- We can write ‘ji’ as ジ or チ”, but, in practice, チ” is seldom used
- We can write ‘zu’ as ズ or ツ” but, in practice, ツ” is seldom used
- ‘ji + ya’ (ジャ) is ‘ja’, not ‘zya’
- ‘ji + yu’ (ジュ) is ‘ju’, not ‘zyu’
- ‘ji + yo’ (ジョ) is ‘jo’, not ‘zyo’
- ‘de + yu’ (デュ) is ‘du’, which is not a Japanese sound, so it doesn’t have a hiragana counterpart.
Up to here, katakana is almost a mirror image of hiragana. However, katakana has been further adapted to include many foreign sounds beyond the ‘tu’ and ‘du’ sounds already noted.
Some hiragana and katakana characters can be followed by a ‘tsu’, ‘ya’, yu’ or ‘yo’ to create new sounds. Katakana takes this further to represent sounds that are not present in hiragana, following the characters with small vowels. In this case, the syllable replaces the vowel with the small vowel that follows it. For example, Japanese does not have the sounds ‘fa’, ‘fi’, ‘fe’, or ‘fo’, but it has the sound ‘fu’. Thus, we can follow the ‘fu’ character with a small vowel to replace the ‘u’ with the small vowel:
char + small vowel
fu + a
fu + i
fu + e
fu + o
The same principle applies when we find any other character followed by a small vowel:
char + small vowel
te + i
de + i
chi + e
the V sound
The ‘u’ (ウ) with a ten-ten (ヴ) sounds ‘vu’.
The following image is from the anime ‘Violet Evergarden’, which is also the name of its heroine:
The name ‘Violet Evergarden’ is not Japanese, so it is written in katakana as:
The dot between ‘violet’ and ‘evergarden’ separates the first and last names; this parses the name for Japanese speakers who have not seen it before. Now we can write all the ‘v’ sounds:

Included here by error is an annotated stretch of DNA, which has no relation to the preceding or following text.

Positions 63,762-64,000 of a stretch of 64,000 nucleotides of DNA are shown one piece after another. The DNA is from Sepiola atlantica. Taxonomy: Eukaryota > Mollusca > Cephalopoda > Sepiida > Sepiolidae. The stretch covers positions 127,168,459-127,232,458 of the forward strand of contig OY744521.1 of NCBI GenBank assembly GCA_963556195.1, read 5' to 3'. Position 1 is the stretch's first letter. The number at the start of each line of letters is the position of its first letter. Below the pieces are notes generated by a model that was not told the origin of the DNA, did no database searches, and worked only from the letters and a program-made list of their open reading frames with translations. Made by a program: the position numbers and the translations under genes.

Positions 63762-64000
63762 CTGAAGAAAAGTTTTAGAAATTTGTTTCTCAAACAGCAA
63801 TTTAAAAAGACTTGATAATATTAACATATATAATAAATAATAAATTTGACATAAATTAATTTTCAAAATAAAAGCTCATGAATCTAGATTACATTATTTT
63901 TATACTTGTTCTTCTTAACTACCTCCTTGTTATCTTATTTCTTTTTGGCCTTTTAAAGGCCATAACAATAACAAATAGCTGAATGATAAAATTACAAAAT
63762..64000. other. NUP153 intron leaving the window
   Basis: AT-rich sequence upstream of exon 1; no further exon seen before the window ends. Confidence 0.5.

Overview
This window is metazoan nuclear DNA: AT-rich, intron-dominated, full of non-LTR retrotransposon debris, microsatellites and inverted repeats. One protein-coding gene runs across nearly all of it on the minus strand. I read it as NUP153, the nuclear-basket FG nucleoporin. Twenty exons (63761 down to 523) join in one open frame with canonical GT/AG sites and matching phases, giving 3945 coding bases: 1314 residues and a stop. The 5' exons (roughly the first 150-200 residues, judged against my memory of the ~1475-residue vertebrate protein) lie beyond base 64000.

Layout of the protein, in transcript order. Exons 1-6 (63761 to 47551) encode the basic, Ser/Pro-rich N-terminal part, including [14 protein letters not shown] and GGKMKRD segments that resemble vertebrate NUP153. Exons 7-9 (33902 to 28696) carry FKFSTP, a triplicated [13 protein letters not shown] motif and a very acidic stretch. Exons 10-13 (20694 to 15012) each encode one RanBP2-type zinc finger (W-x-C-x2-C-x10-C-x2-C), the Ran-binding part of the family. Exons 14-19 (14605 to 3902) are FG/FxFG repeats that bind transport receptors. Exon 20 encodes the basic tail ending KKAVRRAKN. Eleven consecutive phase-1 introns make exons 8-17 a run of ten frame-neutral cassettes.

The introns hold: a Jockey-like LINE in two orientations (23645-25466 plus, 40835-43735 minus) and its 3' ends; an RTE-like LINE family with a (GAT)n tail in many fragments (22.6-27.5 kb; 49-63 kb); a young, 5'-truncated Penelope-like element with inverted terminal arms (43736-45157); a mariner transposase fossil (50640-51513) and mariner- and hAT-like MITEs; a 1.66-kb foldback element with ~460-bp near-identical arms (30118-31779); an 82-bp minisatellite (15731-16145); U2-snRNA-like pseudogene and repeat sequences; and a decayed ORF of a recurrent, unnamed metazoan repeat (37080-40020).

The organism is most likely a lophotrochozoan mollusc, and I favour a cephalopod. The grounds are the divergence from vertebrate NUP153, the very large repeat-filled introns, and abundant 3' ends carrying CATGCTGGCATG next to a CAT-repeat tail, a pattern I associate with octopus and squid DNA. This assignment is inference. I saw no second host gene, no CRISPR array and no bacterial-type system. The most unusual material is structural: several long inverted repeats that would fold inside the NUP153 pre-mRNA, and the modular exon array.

char + small vowel
vu + a
vu + i
vu + e
vu + o
Words with a ‘v’ often have an alternative spelling with a ‘b’ because to the Japanese ear the ‘v’ sound is indistinguishable from the ‘b’ sound:
The usual method to learn the kanas is to come up with mnemonics for their shapes. These are mnemonics I drew of the katakana characters that I found tricky; they might be useful while learning the kanas. Usually the problem is not remembering the appearance of the character, but remembering which of two or three similar characters is the correct one. And yes, I know… my drawings are terrible.
ソ, ン, and ノ (so, n, and no)
The son and the father are back to back, looking in opposite directions; ソ(so) and ン(n) have an ‘eye’, while ‘no’ has no eyes.
ル and レ (ru and re)
ビール (biiru – beer) ‘makes me see double’, so ル (ru) has two strokes, while レ (re) must have only one.
シ and ツ (shi and tsu)
These are two shi–tsus greeting each other.
I didn’t have any problems remembering this character, but I thought the mnemonic was funny: A hippie singing a hit
wa needs to have walls on both the left and the right sides to be able to pretend to be a glass of wine; this is a trick that フ cannot pull.
ス, ロ, and フ (su, ro, and fu)
A superhero trying to get a rock through a funnel.
ス, ロ, and コ (su, ro, and ko)
The rock didn’t fit in the funnel, so now the superhero is trying to get the rock in a kontainer.
Many of these Japanese words are borrowed from English, but this does not mean that they necessarily sound like their English counterparts, e.g., the word for T-shirt is Tシャツ (Tshatsu), pronounced ‘tee-sha-tsu’, very different from the original ‘tee-shirt’ sound. Some words do sound about the same, though, e.g., ‘piano’, ‘pen’, ‘wain’ (wine), and many others.